Morris & Sons were kind enough to give class participants a student discount of 10% off all purchases after the workshop. Maja and I didn't take much convincing to take up the offer, but I did have trouble deciding on colours for my granny square. I couldn't resist buying some of Morris & Sons' own Empire yarn. It looks so delicious and comes in a beautiful range of colours. Pity in is made in China (from 100% Australian merino at least) and so pricey ($10.90/50g). I have Maja to thank for helping me select these beautiful, grown-up colours.

Morris Empire superwash merino 8ply in Bluestone, Smoke and Pumpkin

After the workshop we reunited with our husbands and my little angel and enjoyed the world's best dumplings at Din Tai Fung at World Square, before catching a bus to Newtown to check out a designer kidswear sale. We must have got there a little late in the day for the clothes but I did snap up these 3 gorgeous Lark knitted cupcakes for just $5 each.

Lark Cupcakes - cute enough to eat!

It was a great day out and now I am itching to start a big granny square cushion for my sofa but I am banned from picking up the hook until I at least finish the now very belated birthday shawl for my mother in law.

Friday, 14 May 2010

If I could crochet...

Tomorrow I am doing a Beginners Crochet workshop at Morris & Sons in Sydney with my good friend Maja. This is my belated Mother's Day present and to add to the excitement of the day my husband has the day off (a very rare occurrence for my chef) and will be looking after my daughter with Maja's husband and then joining us for lunch. So in anticipation of acquiring my new skill I have decided to compile a list of crochet projects that I would like to undertake...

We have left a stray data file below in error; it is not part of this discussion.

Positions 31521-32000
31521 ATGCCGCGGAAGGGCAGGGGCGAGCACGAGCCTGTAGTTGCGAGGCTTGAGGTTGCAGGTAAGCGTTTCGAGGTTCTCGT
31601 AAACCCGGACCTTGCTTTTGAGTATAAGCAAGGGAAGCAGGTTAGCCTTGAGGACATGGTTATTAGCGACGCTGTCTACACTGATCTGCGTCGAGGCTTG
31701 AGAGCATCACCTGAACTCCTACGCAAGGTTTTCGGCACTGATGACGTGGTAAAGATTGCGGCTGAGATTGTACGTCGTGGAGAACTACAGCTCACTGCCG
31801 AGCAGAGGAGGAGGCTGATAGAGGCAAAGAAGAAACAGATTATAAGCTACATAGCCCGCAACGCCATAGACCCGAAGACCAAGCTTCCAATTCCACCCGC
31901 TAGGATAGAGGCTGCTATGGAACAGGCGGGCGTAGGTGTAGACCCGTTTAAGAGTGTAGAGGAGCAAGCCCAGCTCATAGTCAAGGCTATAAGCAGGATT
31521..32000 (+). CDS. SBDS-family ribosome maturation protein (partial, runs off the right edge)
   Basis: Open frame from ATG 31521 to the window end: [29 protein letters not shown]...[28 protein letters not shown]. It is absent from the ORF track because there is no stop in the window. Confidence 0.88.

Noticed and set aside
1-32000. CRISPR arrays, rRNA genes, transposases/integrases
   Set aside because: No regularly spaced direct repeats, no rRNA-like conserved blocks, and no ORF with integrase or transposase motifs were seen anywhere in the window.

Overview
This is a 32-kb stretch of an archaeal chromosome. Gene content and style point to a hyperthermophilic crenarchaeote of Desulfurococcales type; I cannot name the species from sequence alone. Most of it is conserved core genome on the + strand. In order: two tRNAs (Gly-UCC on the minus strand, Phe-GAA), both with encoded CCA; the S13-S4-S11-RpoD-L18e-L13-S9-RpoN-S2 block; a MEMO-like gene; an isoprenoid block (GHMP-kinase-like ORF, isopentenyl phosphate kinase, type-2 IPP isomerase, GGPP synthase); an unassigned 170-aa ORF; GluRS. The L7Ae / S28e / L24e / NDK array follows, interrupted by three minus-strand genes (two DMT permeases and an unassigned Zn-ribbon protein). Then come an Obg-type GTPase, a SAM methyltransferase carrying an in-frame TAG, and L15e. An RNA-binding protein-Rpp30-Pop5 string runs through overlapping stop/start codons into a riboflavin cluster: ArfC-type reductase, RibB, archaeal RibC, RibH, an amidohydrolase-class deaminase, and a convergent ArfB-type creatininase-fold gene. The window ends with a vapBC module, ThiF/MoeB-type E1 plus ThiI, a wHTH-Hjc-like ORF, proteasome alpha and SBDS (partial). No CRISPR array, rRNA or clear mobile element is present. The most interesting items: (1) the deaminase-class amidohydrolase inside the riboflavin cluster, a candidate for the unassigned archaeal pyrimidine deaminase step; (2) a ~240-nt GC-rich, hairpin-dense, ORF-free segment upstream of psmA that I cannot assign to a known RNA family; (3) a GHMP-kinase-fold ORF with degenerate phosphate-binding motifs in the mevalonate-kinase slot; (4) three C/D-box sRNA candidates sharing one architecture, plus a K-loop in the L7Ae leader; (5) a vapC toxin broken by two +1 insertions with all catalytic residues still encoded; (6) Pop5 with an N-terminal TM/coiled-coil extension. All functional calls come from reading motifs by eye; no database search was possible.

1. A big granny square cushion cover

Images from Ravelry. Copyright Nikki and thornberry

Left: Swanky Granny Cushion byNikki from Mama Blue Knitting Goods based on Craochet Cabana's Basic Granny Square
Right: Circle in a Square Cushion Front by Thornberry based on a motif from the quarter of an inch blog

2. Potholders

Images from Ravelry. Copyright Illanna and throughtheloops

Left: Illanna's Floral Pot Holders.
Right: throughtheloops' Potholders. Pattern by Bea Aarebrot

3. Pincushions

Images from Ravelry. Copyright Olesdatter and Leanda Xavian

Left: Naalepuder by Liselotte Weller. English version of the pattern available free here
Right: Hexagon Pincushion by Leanda Xavian. Pattern available to purchase on the very pretty One Loop Short blog

4. Baby Booties

Images from Ravelry. Copyright Sylvia Schuchardt

Left: Little Button Loafers (baby booties) by Sylvia Schuchardt
Right: Baby Mary Jane "Skimmers" by Sylvia Schuchardt
Both patterns available from Hook Candy

5. An Afghan

Images from Ravelry. Copyright Alicia Paulson and Nova Seals

Left: Sunshine Day Baby Afghan by Alicia Paulson
Right: Ruby Hexagon Blanket by Nova Seals. Pattern available for free on Ravelry or the Novamade blog.

Wish me luck!

Monday, 10 May 2010

Knitted Gifts for Friends Old and New